“For as high as the heavens are above the earth, so great is his steadfast love toward those who fear him; as far as the east is from the west, so far does he remove our transgressions from us. As a father shows compassion to his children, so the LORD shows compassion to those who fear him. For he knows our frame; he remembers that we are dust.”
Psalm 103: 11-14
For He knows our frame; He remembers that we are dust. I couldn’t do much else but to let tears run down my face as the congregation read aloud Psalm 103 last night, during the Ash Wednesday service that we attended. Then, verse 14 hit me like sledge hammer cracking walls of concrete around my heart, and suddenly I could do no other but to sit there reflecting on the fact that I am finite, I am but dirt of the ground, I have a beginning and, outside of God, an end, yet God is eternal, and He endures through the ages.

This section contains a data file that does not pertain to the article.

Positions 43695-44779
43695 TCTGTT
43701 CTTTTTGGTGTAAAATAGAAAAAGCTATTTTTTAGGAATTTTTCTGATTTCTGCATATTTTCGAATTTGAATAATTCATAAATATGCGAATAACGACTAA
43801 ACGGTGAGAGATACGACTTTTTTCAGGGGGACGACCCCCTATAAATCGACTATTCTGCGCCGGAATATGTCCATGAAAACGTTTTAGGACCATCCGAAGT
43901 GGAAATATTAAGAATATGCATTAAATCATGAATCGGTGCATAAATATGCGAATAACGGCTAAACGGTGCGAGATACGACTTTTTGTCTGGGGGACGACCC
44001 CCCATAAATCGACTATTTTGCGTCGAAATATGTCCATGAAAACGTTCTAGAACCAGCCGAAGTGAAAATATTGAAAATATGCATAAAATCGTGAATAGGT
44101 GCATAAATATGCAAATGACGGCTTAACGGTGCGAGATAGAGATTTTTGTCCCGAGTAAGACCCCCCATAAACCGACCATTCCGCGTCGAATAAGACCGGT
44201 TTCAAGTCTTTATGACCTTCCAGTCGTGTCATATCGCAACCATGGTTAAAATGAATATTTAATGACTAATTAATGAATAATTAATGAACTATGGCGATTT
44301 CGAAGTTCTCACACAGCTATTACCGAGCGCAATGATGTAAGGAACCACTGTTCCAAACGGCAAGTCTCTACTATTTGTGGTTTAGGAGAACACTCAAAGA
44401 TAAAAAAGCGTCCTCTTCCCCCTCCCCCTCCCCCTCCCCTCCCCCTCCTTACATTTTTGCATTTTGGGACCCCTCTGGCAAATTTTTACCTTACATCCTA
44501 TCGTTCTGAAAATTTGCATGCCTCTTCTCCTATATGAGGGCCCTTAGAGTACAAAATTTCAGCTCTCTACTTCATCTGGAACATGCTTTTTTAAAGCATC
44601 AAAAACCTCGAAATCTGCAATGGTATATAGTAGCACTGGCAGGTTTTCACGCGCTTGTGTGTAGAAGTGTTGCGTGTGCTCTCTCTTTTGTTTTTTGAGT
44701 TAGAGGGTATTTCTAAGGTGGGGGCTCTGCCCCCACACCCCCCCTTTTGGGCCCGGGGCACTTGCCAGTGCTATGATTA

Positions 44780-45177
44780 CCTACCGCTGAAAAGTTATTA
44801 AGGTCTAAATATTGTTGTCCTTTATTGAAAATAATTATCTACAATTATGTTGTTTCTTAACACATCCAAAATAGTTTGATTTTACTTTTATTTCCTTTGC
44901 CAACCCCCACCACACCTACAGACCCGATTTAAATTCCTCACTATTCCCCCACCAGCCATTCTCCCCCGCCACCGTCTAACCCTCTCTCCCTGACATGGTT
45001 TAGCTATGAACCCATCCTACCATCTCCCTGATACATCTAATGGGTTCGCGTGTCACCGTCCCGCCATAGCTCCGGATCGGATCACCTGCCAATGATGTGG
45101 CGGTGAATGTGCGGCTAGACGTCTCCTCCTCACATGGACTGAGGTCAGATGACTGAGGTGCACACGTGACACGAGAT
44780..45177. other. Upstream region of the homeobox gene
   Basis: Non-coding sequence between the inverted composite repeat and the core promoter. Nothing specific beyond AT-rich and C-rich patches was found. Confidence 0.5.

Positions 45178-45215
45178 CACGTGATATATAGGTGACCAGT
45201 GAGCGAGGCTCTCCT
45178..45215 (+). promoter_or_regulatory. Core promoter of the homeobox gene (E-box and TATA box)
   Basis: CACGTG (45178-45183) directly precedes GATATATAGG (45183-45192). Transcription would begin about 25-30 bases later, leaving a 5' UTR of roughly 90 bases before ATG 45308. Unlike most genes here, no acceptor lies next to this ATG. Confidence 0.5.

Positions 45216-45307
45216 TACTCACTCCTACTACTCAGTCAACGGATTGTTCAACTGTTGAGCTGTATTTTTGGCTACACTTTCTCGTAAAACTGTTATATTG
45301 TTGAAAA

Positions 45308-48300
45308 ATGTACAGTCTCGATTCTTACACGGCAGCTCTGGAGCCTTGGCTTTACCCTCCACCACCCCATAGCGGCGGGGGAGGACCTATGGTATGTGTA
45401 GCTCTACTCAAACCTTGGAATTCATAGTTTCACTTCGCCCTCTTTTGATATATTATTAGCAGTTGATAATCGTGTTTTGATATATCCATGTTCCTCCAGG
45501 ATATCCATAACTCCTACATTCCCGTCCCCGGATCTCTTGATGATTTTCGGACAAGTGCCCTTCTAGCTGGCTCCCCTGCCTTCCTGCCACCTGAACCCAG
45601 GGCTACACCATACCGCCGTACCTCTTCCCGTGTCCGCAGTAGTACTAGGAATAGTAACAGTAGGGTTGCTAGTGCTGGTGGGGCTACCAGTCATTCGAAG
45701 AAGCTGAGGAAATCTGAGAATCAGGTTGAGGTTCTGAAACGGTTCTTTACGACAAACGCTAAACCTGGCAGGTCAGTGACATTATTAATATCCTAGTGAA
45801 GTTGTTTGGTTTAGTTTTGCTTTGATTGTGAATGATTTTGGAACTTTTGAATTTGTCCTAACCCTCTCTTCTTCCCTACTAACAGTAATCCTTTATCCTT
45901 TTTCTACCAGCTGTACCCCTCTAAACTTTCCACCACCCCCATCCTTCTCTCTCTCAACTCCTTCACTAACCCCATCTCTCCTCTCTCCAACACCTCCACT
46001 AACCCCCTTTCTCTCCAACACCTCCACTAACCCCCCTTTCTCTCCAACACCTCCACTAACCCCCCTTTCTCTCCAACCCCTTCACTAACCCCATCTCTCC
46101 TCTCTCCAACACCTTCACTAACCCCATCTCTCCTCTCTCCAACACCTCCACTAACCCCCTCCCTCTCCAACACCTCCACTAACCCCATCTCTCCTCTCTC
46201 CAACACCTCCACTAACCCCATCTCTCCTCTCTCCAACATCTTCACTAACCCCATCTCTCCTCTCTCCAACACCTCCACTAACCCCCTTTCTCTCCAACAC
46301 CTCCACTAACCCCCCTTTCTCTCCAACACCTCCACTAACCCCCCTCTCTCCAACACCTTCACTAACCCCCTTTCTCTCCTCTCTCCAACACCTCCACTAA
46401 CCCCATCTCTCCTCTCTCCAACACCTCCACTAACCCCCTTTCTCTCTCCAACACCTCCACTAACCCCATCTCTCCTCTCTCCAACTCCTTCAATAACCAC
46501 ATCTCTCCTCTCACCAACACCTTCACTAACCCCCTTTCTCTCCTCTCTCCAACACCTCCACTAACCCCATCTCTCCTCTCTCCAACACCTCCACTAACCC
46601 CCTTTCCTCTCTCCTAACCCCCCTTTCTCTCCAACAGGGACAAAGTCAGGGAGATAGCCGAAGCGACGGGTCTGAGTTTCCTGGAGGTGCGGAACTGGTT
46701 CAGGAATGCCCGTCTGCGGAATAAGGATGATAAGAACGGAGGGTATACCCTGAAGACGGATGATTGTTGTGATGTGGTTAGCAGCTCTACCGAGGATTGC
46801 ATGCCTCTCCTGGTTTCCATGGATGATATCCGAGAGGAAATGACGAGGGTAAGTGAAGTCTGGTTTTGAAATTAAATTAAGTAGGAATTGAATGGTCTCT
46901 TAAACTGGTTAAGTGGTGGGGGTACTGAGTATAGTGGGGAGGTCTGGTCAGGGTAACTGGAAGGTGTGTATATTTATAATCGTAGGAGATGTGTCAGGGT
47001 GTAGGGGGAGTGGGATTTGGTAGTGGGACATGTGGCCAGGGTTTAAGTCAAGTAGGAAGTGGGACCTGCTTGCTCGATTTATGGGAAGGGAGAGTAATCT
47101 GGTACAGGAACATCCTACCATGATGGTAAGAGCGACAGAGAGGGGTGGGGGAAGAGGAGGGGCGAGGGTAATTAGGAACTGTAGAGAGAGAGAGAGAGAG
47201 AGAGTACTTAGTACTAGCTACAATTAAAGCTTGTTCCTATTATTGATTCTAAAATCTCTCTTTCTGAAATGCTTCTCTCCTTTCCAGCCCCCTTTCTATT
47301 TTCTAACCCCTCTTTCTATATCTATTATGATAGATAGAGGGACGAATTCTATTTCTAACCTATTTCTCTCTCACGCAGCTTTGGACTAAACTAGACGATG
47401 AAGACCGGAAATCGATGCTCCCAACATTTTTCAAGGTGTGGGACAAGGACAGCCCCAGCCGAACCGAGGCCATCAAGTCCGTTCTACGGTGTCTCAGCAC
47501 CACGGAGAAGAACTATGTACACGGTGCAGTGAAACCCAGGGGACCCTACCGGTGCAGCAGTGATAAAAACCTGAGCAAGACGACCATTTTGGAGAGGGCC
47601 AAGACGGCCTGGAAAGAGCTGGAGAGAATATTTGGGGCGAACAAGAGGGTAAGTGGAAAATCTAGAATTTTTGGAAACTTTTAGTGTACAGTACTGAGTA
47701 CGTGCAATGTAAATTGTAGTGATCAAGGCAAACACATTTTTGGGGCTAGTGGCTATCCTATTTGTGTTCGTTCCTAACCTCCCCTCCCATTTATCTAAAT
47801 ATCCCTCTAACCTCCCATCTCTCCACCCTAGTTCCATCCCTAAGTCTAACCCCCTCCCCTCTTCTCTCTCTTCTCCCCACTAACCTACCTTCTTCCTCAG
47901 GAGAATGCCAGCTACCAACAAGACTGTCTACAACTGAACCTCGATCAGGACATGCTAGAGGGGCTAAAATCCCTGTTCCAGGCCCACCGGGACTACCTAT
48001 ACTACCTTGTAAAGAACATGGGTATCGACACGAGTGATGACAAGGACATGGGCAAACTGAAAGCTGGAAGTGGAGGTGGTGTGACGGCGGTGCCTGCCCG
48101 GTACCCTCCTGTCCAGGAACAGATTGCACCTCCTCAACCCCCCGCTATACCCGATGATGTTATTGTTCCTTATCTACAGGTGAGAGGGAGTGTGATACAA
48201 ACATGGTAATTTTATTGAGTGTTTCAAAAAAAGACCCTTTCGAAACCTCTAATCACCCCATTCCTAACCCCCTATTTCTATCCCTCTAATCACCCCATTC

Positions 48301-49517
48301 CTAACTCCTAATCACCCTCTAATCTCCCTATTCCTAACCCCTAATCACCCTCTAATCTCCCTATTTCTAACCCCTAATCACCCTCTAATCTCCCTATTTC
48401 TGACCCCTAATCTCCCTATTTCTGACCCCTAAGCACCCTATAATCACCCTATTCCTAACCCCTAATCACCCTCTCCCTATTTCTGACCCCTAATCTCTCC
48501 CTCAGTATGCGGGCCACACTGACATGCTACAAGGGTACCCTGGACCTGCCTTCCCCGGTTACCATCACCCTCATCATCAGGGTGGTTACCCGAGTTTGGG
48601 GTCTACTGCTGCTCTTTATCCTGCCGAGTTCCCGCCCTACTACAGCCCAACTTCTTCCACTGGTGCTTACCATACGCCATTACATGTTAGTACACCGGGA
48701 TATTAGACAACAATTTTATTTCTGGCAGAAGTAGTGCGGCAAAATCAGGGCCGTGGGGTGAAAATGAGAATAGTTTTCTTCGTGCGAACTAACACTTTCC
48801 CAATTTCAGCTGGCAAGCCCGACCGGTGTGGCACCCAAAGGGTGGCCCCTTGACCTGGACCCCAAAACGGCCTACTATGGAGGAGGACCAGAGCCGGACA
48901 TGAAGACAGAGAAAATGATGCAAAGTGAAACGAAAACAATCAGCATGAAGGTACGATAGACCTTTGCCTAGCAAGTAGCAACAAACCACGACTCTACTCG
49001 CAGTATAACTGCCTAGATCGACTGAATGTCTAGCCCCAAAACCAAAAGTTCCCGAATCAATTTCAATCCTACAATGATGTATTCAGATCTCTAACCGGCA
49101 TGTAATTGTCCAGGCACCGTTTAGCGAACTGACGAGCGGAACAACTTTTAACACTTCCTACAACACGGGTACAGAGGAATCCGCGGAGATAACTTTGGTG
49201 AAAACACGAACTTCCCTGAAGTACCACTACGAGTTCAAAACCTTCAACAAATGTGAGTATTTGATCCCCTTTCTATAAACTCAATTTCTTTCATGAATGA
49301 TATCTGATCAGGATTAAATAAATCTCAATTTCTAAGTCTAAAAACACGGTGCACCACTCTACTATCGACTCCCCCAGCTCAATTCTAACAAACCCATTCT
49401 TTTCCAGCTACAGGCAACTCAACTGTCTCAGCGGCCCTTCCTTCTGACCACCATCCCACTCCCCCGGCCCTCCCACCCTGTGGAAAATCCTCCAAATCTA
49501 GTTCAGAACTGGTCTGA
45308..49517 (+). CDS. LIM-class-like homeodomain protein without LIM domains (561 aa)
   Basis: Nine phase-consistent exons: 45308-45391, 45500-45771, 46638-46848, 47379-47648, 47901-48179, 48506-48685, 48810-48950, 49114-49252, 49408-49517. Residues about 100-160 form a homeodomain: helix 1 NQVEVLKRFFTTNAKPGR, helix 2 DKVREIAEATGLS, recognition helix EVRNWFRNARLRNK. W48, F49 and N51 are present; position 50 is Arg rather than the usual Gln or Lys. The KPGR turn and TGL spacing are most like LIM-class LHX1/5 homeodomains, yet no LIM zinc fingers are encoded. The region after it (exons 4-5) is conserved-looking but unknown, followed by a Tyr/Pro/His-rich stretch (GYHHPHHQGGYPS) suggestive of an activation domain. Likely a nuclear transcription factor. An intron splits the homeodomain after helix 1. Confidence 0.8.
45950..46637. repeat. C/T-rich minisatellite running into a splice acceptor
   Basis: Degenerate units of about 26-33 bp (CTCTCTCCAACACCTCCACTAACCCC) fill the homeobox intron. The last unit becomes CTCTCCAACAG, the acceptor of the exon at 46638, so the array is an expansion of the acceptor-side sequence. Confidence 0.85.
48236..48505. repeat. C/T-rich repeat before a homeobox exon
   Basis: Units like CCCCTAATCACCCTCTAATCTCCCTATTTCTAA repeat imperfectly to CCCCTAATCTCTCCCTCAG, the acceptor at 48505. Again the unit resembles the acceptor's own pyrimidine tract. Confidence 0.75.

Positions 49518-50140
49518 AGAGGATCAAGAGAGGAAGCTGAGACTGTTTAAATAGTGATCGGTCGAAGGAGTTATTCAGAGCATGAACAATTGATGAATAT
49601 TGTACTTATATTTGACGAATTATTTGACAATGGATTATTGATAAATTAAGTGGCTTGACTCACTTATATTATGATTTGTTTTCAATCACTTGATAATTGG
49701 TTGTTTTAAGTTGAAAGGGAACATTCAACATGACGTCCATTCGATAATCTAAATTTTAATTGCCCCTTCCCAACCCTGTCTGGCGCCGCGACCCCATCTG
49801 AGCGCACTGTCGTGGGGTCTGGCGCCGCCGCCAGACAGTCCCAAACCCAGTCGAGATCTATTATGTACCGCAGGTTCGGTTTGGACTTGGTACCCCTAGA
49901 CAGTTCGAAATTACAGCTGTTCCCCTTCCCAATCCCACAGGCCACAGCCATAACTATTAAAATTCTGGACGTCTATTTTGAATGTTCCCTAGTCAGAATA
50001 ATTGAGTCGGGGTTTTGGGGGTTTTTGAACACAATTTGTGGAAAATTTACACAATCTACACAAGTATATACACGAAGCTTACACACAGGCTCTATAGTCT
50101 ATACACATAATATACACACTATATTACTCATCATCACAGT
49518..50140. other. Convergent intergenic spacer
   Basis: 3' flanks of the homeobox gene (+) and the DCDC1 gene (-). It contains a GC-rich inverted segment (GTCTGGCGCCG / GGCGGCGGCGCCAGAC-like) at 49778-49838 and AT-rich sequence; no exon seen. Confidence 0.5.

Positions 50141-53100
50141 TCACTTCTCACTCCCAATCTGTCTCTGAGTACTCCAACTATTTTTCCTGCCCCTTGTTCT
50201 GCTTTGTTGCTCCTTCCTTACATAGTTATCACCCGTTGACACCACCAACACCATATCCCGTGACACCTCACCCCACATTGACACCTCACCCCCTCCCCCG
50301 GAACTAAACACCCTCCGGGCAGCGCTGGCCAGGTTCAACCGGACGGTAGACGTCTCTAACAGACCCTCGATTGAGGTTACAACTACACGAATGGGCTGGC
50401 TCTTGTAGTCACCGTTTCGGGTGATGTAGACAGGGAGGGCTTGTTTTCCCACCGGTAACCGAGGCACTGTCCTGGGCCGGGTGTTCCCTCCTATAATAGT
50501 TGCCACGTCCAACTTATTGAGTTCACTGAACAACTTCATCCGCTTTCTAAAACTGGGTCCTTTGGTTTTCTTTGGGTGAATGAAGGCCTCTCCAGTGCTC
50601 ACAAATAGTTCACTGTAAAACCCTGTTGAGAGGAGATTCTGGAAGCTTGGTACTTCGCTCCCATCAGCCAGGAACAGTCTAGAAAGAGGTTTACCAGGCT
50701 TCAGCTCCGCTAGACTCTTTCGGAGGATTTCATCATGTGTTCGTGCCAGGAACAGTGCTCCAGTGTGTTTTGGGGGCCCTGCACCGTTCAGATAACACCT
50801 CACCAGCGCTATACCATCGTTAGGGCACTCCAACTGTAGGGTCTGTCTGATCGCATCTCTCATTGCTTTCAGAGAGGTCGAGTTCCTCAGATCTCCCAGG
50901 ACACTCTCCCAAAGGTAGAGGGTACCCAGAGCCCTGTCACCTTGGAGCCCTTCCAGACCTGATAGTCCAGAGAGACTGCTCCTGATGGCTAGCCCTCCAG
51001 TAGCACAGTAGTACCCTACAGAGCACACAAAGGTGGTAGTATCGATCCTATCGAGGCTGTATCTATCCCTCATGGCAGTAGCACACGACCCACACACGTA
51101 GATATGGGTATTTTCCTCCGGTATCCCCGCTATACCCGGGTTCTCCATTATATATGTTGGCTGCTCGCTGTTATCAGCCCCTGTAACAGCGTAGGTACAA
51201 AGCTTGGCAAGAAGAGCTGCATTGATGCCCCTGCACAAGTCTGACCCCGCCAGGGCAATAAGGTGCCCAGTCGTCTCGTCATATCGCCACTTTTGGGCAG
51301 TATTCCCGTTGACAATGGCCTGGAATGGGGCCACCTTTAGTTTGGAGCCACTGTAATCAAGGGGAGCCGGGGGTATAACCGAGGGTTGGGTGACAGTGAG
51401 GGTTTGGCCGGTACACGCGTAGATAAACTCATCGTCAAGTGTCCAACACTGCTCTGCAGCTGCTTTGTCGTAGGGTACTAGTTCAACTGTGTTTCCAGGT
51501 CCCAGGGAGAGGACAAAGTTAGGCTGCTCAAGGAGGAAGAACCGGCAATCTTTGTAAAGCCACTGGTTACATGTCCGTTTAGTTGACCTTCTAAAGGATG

It wasn’t a moment of guilt, even though the Spirit led me to conviction many times last night. Sometimes, when we are at our lowest and when our guilt consumes us, we can feel like crap, like dirt that deserves to be stepped on. However, this wasn’t the feeling that awoke within me from verse 14. To be reminded that the Lord knows my frame, dust, and yet He chooses to love me, is an incredibly powerful truth, and one that I would love to be reminded of every day. The entirety of Psalm 103 is an invocation of God and how, from the heavens where sin has no foothold, he reigns down mercy and grace upon His people. Does He have to? No. He chooses to. Through Christ, our mortally sick and broken selves are lifted from death into life, from curse unto holiness, and we are shown true freedom: the freedom to live a live everlasting in worship and true uninterrupted communion with the Triune God.
For he knows our frame, He knows our frame. He knows our frame. He remembers we are dust. We are dust, and yet He delivers compassion, justice, mercy, grace, love, I couldn’t think of a better way to begin this season of Lent than to be reminded that regardless of my finite condition, my brokenness and my constant failures and shortcomings, the Father chooses to think of me, the Son calls me brother, and the Holy Spirit comforts my heart.